Boys will play

We Are Family

Allan Miller, Charles Dean and Matt K. Miller horsing around in <i>We Are Family</i>: Kids, don’t try this at home.

Allan Miller, Charles Dean and Matt K. Miller horsing around in We Are Family: Kids, don’t try this at home.

Rated 4.0

I’ve said it before: It’s not hard to spot a sex farce, even at the outset. We Are Family—which wraps up the current season at the Sacramento Theatre Company—has all the trappings. The lights come up on a swanky hotel room with multiple doors, a wet bar and a comfy sofa for seduction. And playwright Murray Schisgal (Tootsie) doesn’t mess around—the central character starts the play wearing undershorts.Where We Are Family departs from formula is the manner of romance. Frustrated playwright Sam Kogan (Allan Miller) is soon dishing up a rehash of middle-aged male angst about aggressive feminists, changing gender roles and the futility of traditional marriage.

It’s an old, reheated argument, padded with a few blunt references to male and female body parts. You probably couldn’t say those things on Broadway in the days when Schisgal was a young turk—but the effect now seems awkwardly at odds with his otherwise smooth sequence of one-liners and comebacks.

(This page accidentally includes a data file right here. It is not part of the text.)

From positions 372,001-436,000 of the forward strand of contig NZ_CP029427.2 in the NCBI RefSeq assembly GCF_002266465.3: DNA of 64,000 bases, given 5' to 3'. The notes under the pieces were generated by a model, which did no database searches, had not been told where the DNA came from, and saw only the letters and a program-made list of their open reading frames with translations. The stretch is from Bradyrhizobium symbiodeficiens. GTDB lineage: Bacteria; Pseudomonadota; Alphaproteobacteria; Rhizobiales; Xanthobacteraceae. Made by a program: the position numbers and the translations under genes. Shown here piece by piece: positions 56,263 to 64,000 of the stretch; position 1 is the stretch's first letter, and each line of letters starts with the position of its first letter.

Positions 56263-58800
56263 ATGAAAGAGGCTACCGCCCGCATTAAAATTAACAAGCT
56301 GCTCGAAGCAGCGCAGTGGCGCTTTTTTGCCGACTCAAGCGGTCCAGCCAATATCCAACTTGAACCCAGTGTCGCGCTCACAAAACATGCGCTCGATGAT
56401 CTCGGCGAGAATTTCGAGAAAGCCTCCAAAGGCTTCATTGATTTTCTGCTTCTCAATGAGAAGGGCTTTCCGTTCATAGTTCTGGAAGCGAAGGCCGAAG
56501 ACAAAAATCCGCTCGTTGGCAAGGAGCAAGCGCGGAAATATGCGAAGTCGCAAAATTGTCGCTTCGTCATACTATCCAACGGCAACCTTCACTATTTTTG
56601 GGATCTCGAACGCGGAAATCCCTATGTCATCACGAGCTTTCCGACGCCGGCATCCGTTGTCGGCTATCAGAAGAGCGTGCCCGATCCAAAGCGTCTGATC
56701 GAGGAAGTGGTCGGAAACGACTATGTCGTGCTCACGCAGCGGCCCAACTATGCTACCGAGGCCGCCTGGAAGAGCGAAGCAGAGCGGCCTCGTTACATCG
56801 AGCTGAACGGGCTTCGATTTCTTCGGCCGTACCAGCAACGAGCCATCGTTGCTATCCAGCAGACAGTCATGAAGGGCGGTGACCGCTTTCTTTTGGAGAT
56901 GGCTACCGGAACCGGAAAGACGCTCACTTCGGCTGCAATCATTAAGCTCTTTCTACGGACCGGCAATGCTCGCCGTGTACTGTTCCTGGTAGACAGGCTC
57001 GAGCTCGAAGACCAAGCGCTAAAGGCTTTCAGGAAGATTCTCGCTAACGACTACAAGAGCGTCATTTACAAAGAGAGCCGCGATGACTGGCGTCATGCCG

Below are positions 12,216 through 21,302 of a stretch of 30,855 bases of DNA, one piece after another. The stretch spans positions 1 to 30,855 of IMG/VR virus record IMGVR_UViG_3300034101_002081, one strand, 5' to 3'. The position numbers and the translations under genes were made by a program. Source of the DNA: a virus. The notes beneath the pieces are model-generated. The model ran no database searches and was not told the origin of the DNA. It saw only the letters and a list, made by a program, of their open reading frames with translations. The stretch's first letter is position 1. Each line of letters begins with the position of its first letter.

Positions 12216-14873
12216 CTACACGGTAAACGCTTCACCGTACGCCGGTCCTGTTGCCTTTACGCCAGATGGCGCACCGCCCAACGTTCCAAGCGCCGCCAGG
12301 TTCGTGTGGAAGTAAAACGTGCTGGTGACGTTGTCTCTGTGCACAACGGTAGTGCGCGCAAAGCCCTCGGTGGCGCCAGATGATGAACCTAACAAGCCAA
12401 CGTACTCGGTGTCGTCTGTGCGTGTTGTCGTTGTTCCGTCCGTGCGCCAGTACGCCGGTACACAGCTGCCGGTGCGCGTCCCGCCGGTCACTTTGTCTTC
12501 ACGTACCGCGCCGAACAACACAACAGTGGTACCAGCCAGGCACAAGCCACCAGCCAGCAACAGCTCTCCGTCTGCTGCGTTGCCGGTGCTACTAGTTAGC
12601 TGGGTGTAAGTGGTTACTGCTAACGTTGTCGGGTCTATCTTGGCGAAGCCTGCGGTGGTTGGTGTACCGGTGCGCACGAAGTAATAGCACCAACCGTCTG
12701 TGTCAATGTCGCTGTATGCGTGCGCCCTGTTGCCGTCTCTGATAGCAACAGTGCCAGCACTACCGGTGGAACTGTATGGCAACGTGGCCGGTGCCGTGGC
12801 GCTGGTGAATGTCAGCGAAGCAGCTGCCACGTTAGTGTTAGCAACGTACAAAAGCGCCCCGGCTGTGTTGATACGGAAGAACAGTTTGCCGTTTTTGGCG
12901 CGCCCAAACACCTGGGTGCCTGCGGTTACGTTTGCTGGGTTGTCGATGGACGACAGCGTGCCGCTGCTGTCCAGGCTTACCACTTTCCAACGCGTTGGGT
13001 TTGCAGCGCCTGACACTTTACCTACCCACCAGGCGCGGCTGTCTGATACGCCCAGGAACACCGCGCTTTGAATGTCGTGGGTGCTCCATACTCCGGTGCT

Fortunately, Schisgal moves on once he’s set up this premise: The playwright, after multiple divorces and failed affairs, is giving up on romance with women and is thinking of giving men a try. While Kogan is drawn to the idea of a happy relationship, he’s still having trouble feeling sexually attracted to men, and comic encounters quickly ensue as he tries to sort things out.

Artistic director Peggy Shannon—working with an out-and-out comedy for the first time during her tenure here—has assembled a solid cast of four. Miller and Charles Dean do well as successful career men with serious complaints about wives and ex-wives, while Matt Miller (Arms and the Man) does a hilarious reverse as an eager-to-woo convert to the gay lifestyle. Cynthia Mace (Harper in the first L.A. production of Angels in America) is determined, controlled and more honest than any of the men in this story.

The play has a curiously sentimental undercurrent that emerges full-blown in the unlikely ending. It’s an odd conclusion, and not entirely believable if you think about it, though Shannon diverts your attention and makes it work onstage.